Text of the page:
Drive 1,666 miles for $50: Nebraska research shows ‘profound’ economic, environmental benefits of electric cars

Source: By Martha Stoddard, Omaha World Herald • Posted: Wednesday, October 26, 2016

LINCOLN — Real-world research underway in Nebraska is finding that electric cars cost substantially less to run and cut air pollution more than conventional, gas-powered vehicles.

In fact, according to the lead researcher, the study shows that the economic and environmental benefits of all-electric vehicles are “profound.”

“At today’s gasoline and electricity prices in Nebraska, you can spend $50 on gasoline and drive 454 miles or you can spend $50 on electricity and drive 1,666 miles, cutting the carbon emissions in half or more,” said Moe Alahmad, an associate engineering professor at the University of Nebraska-Lincoln on the Omaha campus.

He reported his research Friday to a special legislative committee charged with working toward a state action plan on climate change.

State Sen. Tyson Larson of O’Neill, co-chairman of the committee with Sen. Ken Haar of Malcolm, said Monday that he believes that electric vehicles have a role to play in the state’s response.

“The committee is looking at broader answers to reduce carbon emissions,” he said. “Electric vehicles are something than can be used.”

But Larson said it remains to be seen what role the Legislature can play in encouraging more use of electric vehicles.

One possibility may be creating incentives to encourage the spread of charging stations.

Alahmad’s research is part of a project undertaken by the Nebraska Community Energy Alliance, a group of 25 Nebraska communities and educational institutions.

The alliance set out two years ago, using grants from the Nebraska Environmental Trust, to promote electric vehicles by demonstrating their benefits in actual use.

The research involves 24 electric vehicles leased by 15 local governments, as well as data from the installation of 35 charging stations. The vehicles included Nissan Leafs, Chevrolet Volts and a Ford Fusion.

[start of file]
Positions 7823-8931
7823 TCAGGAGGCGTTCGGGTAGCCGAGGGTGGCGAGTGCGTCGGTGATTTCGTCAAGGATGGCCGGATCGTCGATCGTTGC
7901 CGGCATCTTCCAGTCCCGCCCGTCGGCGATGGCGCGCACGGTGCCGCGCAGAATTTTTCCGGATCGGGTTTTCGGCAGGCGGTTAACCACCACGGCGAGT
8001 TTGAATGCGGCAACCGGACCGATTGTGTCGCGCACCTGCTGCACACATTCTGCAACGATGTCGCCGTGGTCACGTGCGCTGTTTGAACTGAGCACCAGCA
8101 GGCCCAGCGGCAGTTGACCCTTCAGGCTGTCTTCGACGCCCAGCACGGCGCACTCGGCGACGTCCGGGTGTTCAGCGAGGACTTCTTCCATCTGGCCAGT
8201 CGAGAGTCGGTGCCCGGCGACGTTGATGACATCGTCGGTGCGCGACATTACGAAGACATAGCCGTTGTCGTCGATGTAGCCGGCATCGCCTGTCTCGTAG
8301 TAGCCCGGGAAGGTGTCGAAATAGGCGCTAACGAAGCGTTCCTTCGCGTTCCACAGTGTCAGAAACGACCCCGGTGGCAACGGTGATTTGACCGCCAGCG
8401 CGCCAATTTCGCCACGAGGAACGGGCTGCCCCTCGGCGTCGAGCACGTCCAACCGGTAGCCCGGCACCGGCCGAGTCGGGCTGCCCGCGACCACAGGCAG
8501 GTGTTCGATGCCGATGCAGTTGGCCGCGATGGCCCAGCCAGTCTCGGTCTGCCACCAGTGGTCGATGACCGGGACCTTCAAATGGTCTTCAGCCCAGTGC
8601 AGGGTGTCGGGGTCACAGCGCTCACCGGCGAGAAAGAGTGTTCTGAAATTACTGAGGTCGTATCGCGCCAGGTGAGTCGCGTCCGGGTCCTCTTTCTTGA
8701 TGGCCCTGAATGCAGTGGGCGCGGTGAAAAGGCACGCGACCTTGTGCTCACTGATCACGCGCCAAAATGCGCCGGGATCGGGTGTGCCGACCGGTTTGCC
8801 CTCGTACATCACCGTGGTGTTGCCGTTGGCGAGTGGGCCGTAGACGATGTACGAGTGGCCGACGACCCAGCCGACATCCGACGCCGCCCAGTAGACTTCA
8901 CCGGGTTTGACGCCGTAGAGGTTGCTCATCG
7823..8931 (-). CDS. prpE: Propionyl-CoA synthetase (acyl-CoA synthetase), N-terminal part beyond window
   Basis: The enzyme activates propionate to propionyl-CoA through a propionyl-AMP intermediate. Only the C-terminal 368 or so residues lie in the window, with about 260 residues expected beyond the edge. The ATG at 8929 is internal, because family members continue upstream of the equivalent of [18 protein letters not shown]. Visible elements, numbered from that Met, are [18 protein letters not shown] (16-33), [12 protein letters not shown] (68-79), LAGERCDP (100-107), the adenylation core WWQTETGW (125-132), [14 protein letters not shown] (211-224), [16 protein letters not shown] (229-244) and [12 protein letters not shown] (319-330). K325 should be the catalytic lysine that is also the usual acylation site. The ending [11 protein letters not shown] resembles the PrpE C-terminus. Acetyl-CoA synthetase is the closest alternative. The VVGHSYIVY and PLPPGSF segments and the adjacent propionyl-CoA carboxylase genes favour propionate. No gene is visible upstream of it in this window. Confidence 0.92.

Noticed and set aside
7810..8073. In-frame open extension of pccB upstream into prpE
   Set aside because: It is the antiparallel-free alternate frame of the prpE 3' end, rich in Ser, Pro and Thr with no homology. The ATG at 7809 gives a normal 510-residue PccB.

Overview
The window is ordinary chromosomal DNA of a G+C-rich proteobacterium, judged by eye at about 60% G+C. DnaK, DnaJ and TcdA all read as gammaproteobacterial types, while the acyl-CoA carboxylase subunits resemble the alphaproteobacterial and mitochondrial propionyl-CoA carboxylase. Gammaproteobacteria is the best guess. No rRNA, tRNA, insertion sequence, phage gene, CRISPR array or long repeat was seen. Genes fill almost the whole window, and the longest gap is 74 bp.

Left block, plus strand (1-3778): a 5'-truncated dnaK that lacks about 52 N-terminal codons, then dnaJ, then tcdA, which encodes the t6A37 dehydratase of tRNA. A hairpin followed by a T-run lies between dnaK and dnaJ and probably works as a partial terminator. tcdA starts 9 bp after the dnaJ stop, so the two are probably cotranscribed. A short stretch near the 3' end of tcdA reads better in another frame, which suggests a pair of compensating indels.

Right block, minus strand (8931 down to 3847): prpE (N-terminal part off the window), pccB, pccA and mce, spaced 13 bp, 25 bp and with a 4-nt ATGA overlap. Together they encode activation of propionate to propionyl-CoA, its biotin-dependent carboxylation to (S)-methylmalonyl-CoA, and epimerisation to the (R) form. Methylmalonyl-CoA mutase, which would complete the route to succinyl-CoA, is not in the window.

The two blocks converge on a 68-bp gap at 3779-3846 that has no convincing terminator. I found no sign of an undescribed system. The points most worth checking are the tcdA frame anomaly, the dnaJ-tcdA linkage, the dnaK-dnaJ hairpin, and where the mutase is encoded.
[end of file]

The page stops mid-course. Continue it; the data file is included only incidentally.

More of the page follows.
Alahmad tracked electric vehicle usage from November 2014 through this August, along with conventional fuel prices.

He found that the electric vehicles saved the leasing entities a total of $11,792 in operating costs and cut carbon dioxide emissions by more than 87,000 pounds.

During the 22 months studied, fuel costs averaged 11 cents per mile for gasoline-powered vehicles, he said.

Electricity for the electric vehicles ranged from an average of 3 cents per mile, if it was supplied by the Nebraska Public Power District, down to 1.9 cents per mile, if it came from the Omaha Public Power District.

The research also found a difference in maintenance costs, with electric vehicles again being cheaper than gasoline ones.

The alliance website notes that the amount of savings from an electric vehicle depends on such factors as the cost of gasoline, the aggressiveness of the driver’s driving style, how often the driver uses the air conditioner or heater and even the terrain on which the vehicle is driven.

At the same time, electric vehicles accounted for substantially less greenhouse gases than conventional ones, Alahmad said.

The amount of emissions attributed to electric cars depends on the methods used to produce electricity for them. The vehicles themselves produce no emissions at the tailpipe, in contrast to gasoline-powered vehicles.

An electric vehicle would account for 179 grams of carbon dioxide per mile, based on the electricity sources used by OPPD in 2015.

But the amount would drop to 85 grams per mile once OPPD incorporates more renewable sources of energy, as called for in the utility’s 2033 plan.

That compares with a conventional vehicle, which emits an average of 411 grams of carbon dioxide per mile.

The pattern is similar for virtually all other gases blamed for contributing to climate change.